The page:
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Home / Health & Science

Hope as latest survey shows malaria prevalence has dropped amid vaccine approval

HEALTH & SCIENCEBy ROSE MUKONYO | Thu,Oct 28 2021 00:00:00 EAT
By ROSE MUKONYO | Thu,Oct 28 2021 00:00:00 EAT


Malaria is more prevalent in rural areas at seven per cent compared to three per cent in urban areas. [Courtesy]

The burden of malaria has dropped from eight per cent to six per cent in the last six years, according to the Kenya Malaria Indicator Survey (KMIS) 2020.

Health Chief Administrative Secretary Mercy Mwangangi attributed the drop to sustained interventions including diagnosis, management, distribution of long-lasting insecticidal nets and intermittent preventive treatment in malaria by the Ministry of Health and its partners.

Dr Mwangangi added that “Kenya aims to have at least 80 per cent of all pregnant women living in endemic zones receiving at least three doses of intermittent preventive treatment.”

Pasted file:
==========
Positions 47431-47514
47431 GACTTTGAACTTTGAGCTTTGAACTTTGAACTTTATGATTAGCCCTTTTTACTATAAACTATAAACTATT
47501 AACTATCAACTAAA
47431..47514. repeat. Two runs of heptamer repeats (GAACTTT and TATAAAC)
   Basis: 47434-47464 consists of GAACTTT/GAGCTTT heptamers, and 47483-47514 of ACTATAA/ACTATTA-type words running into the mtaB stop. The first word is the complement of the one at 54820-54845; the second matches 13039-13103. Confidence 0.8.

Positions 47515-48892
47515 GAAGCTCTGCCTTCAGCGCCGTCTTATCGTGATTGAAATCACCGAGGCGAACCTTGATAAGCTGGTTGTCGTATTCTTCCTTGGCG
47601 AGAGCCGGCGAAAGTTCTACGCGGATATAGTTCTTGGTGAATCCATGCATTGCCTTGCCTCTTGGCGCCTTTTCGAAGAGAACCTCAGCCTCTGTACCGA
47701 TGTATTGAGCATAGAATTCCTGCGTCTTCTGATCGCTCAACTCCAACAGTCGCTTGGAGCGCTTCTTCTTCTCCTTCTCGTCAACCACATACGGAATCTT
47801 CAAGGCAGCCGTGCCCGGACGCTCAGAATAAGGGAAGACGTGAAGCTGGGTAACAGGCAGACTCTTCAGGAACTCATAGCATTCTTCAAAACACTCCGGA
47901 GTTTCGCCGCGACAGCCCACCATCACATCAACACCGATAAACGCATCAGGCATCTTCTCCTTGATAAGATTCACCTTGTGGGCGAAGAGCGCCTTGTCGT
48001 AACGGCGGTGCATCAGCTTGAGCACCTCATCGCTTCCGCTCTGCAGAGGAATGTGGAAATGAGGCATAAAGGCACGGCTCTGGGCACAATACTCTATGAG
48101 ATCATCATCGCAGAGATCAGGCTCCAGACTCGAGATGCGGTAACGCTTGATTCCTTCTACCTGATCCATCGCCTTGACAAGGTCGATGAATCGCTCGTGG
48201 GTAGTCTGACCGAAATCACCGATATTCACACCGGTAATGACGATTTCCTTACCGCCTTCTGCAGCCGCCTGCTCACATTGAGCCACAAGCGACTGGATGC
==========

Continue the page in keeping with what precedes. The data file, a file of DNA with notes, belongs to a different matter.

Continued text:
The survey is conducted every five years to provide data on malaria prevention and case management, prevalence and anemia among children aged six months to 14 years.

It comes a few weeks after the approval of the RTS,S malaria vaccine by the World Health Organisation (WHO).

Dr George Githuka, head of the Division of National Malaria Programme (DNMP), noted that the Covid-19 pandemic stalled progress in some malaria prevention interventions.

According to The Centres for Disease Control and Prevention (CDC), 3.5 million new clinical cases and 10,700 deaths are reported annually with the Lake region, Western, Coast and the highlands at a higher risk of malaria case management.

The survey by DNMP and the Kenya National Bureau of Statistics, however, noted an increased uptake of three or more doses of preventive treatment in the endemic areas: the Lake region recorded a 49 per cent uptake, a 14 per cent increase from 2015, while the coastal region also had a 49 per cent uptake, a three per cent increase from the same period.

CDC also has also revealed that the standard treatment of malaria is Artemisinin Combination Therapies (ACTs), which are usually not recommended in the first trimester of pregnancy due to lack of safety data.

The survey also revealed that malaria is more prevalent in rural areas at seven per cent compared to three per cent in urban areas.

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